Humor Magazine

Light as a Feather, Still as a Board

By Pearl
I honestly meant to write more about Liza Bean and Fuzzy (see yesterday), but my attendance was required at The Planning of the Second Annual Chili Invitational, stayed up way too late for a school night, and talked about the following.

Reader discretion advised.  (Not really.  I just like to say that.)
We were not allowed to play with Ouija boards as children.
It was never my idea anyway. I was a wary, superstitious child, worried not only about whatever lived under my bed but how, if necessary, I would get rid of the vampires, werewolves, demons, or various other creature-feature types that may attempt to come through a window while our parents were gone.
The werewolves I thought I could handle – surely there was a gun somewhere in this trailer court? – and a vampire could be avoided entirely with garlic, something we always had plenty of; but I was always particularly concerned about demonic possession. My younger brother and sister – especially my brother! – looked like prime candidates for that sort of thing to me, and I kept a close eye on both of them every time my parents went out.
The odds of finding a priest in some of these trailer parks were pretty slim, after all; and have you met my brother?
He once tied me to a tree and left me there.
Everywhere we lived it seemed someone was staring into a mirror in the dark. “Bloody Mary, Bloody Mary, Bloody –“ Of course you’d have to be crazy to finish that, wouldn’t you? I don’t even recall the point of the whole thing. Why were we saying that?
All I remember is that those two words, repeated three times in a row, were enough to send pre-pubescent girls all over rural Minnesota screaming hysterically toward a light switch.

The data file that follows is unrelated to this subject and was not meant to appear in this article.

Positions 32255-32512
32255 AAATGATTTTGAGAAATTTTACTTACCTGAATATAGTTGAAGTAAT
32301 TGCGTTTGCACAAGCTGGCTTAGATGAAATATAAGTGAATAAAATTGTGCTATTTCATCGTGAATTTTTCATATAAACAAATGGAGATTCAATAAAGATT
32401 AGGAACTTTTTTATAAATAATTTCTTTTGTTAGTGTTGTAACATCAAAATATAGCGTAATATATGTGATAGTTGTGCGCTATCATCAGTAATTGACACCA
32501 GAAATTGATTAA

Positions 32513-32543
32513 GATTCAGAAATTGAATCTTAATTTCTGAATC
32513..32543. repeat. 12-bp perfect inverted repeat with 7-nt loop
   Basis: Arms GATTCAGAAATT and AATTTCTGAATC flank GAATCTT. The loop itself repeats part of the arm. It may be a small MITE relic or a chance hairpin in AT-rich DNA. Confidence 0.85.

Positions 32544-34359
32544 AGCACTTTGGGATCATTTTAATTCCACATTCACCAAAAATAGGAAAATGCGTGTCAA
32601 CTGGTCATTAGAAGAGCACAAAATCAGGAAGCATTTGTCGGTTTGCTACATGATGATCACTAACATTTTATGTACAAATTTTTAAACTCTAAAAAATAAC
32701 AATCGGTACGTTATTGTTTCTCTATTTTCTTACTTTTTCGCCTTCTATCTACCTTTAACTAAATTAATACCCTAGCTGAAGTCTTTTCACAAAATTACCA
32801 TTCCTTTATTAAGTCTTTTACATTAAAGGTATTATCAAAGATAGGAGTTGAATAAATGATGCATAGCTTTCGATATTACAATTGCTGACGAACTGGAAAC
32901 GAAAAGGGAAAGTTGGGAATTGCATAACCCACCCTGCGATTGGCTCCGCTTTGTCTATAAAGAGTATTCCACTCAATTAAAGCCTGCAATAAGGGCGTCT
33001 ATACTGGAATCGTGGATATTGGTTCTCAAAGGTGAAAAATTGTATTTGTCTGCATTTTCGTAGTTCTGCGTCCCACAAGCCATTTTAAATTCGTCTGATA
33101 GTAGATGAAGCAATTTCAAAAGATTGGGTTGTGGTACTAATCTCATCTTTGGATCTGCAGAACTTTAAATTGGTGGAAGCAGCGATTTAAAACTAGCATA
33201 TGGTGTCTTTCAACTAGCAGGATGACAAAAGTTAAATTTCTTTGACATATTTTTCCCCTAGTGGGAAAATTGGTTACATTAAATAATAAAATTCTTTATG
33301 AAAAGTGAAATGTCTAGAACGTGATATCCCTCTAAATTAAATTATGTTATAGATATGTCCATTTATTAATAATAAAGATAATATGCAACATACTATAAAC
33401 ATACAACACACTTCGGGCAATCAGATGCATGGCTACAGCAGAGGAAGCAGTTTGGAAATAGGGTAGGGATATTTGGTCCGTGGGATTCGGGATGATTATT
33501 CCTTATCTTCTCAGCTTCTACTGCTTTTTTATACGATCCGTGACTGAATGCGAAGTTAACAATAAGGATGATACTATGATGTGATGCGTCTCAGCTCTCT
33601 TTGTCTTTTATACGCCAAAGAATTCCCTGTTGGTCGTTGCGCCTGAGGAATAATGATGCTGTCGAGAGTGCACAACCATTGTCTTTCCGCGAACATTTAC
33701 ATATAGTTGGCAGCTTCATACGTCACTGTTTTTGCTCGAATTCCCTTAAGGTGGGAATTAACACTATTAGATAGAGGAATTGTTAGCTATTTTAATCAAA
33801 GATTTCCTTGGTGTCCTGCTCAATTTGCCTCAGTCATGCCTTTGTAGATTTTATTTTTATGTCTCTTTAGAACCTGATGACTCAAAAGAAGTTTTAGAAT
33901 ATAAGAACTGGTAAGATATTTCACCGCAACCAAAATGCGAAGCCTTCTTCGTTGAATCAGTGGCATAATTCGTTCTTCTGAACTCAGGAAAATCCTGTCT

“But Mom, why can’t we play with a Ouija board?”
“Because a friend of mine had a friend who used it once, and the board told him that he would be killed by Time; and of course he laughed. But sure enough, one day he was out walking and a large clock fell off a building and killed him!”
Had she been smiling when she said that, my mother? Looking back, I can’t help but wonder if she was pulling my leg. All I know is that I’ve never looked at a picture of Big Ben without imagining someone crushed under it, their last thought being “well, I’ll be danged. That lousy board was right…”
I tried to explain this to a nephew once, the delicious-ness of fear, the dark room, a friend lying on a table, everyone gathered around with their fingertips under her body, chanting “light as a feather, stiff as a board” over and over until – oh, for cryin’ out loud! – the body began to rise, not seeming to weigh a thing...
“Why would you want to do that?”
“What? Why? Well because, see, there were only four TV stations and you had to go to the theater to see a movie…”
“So you turned out the lights and tried to scare yourselves?”
Hmm. Well, yes. Something like that.
We were just playing around.
And I’m still not allowed to use a Ouija board.

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